This week, the 41-year-old former Tory MP Louise Mensch admitted to having cosmetic surgery – or, as she put it, “I had a little tightening in my face.”
At much the same time, the cosmetic surgery industry, worth around £2.3bn, was told it faces tougher regulation. Both these developments prompt the question: “Why on earth do women have cosmetic surgery? It’s expensive, it’s painful – and what’s wrong with looking just the way you are?”
Fifteen years ago I had a facelift. Not only have I always been upfront about it (I couldn’t bear to think of people whispering behind my back while I lied my youthful-looking head off) but I realise it’s one of the best things I’ve ever done. I didn’t have it to look younger. I didn’t have it done to attract blokes. I had it done, as I think almost all women do, for myself. Here I was, older and happier than I’d ever been in my life, and yet my face didn’t reflect my mood at all. While as a young thing, wracked with gloom on the inside, I looked tight-skinned and fresh on the outside, now, perky and contented inside, I looked like a miserable old basset hound on the outside. I got fed up with staring in the mirror and seeing a gloomy Cassandra staring back.
Many of my older friends look miserable. Yet as you get older, in my experience, you feel happier, and so it’s particularly galling to be condemned to live with the lines of another, previous, era, an era of uncertainty and lack of self-confidence. And indeed, even if you’re a chirpy sort of person, with a face bursting with laughter lines, those laughter lines, in repose, signal gloom and despondency.
Research has shown that an injection of Botox actually alleviates depression in many women – and it seems that if you eliminate the angry and miserable lines from your face, people respond to you in a more positive way, which makes you react more positively, and before you know where you are, you’re in a kind of loop of perpetual sunshine.
I didn’t have much angst about taking the plunge, except the usual guilt about thinking that I should give the money to Romanian orphans rather than spend it on what was basically a vanity project. And part of the reason was that I’d grown up with cosmetic surgery. My mother had been a ground-breaker in the facelift department. She had two lifts done in the early 1970s – and she looked terrific.
But why are more and more women going under the knife? Mainly because we can. If it had been available to the Ancient Greeks, they’d have been queuing up to have cosmetic procedures. Women throughout the ages have striven to look younger and prettier. And those of us now in our sixties are of a different mindset to those oldies who went before us. We’re the baby boomers, the people who were young during the 1960s. We weren’t born to be old.
But instead of lying back and accepting the inevitability of age, like our forebears, we do something about it. Not for us the slow decline into the rocking chair, knitting spewing from our fingers like drool. We were not only born to try to remain cool and stylish to the very end, we were also, unlike our parents, born to accept change very easily. We’d lived through the discovery of the contraceptive pill, the arrival of television, the internet, mobile phones …. So why not have a go at cosmetic surgery?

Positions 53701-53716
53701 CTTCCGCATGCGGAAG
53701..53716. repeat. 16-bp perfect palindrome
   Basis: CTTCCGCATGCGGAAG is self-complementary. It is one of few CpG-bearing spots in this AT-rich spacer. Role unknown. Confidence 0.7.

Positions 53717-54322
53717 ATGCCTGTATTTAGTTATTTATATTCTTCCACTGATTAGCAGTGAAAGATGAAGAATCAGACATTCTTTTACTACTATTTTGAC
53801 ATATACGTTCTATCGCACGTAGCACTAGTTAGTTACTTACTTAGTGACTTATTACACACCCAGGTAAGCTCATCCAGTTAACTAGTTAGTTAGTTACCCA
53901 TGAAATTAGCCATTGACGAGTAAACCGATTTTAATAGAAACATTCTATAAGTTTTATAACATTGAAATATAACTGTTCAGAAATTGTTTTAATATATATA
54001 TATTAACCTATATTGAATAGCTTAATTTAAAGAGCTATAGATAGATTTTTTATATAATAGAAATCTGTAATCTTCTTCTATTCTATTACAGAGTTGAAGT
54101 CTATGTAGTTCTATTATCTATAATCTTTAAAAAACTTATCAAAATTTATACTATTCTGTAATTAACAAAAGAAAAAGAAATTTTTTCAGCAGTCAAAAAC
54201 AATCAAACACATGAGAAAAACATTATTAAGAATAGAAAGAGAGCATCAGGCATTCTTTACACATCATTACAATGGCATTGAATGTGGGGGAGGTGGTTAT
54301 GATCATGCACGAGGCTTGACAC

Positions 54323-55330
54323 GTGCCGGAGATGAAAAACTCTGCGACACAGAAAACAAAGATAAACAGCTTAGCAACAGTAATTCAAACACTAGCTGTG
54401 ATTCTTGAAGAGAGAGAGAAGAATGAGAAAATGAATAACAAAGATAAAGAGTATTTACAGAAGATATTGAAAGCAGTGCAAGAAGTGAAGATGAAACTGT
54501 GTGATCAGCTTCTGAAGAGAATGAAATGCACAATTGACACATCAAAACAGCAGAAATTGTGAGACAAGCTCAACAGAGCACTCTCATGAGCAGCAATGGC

Top of the list of procedures is eyelid surgery. If you can hardly see for the overhanging cliffs of flesh above, it’s understandable. (I had eyelid surgery because at a party someone asked if I was a Burmese princess – he thought the remark was a compliment. It would have been had I been a Burmese princess, but not so complimentary when the remark was made because my eyelids were hanging around my ankles.)
Next most popular is a tummy tuck. Even if you only eat a carrot a day and do press-ups till you faint, tummy muscles, according to my cosmetic surgeon, never quite regain their youthful vigour after a certain point in life. Nose-reshaping is number three, followed by breast reduction. An old showbiz friend of mine had hers reduced because her vast breasts, which she could just cope with when she was young, became agonisingly heavy, her bra cutting deep grooves into her arthritic shoulders, making it really painful to walk around. When she showed me a pre-op picture of herself in the bath, I could well understand why she begged for the knife.
The other reason that people generally are opting more and more to have cosmetic surgery is that they’re starting to trust it. When I first mooted having surgery all those years ago, all my friends gave dire warnings. “You’ll look permanently like a character in a Japanese Noh play!” “You’ll look like Joan Rivers!” One friend told me a gruesome story of an actress she had interviewed in the States who’d had so much cosmetic surgery done on her face that the skin was starting to split down the middle of her nose.
But cosmetic surgery is incredibly subtle these days. Even when I tell people I’ve had it done, many simply can’t believe it – though they do realise I must have had something done because I look younger than my years. Oddly, looking so much younger is the only drawback to surgery. The last person I told about it, a man in his early forties, was clearly rather appalled to discover the youthful-looking woman he was taking out to dinner, apparently in her early fifties, was in fact a creature more like She in Rider Haggard. (Not, of course, that at his age he would have known who She or Rider Haggard actually were.)
And the other drawback is that after the gasps of astonishment that come from female friends when I tell them that I’ve had “work” done on my face, the next question is always: “Could you email me the number of your plastic surgeon? I’m not thinking of it right now, but in the future, you never know.”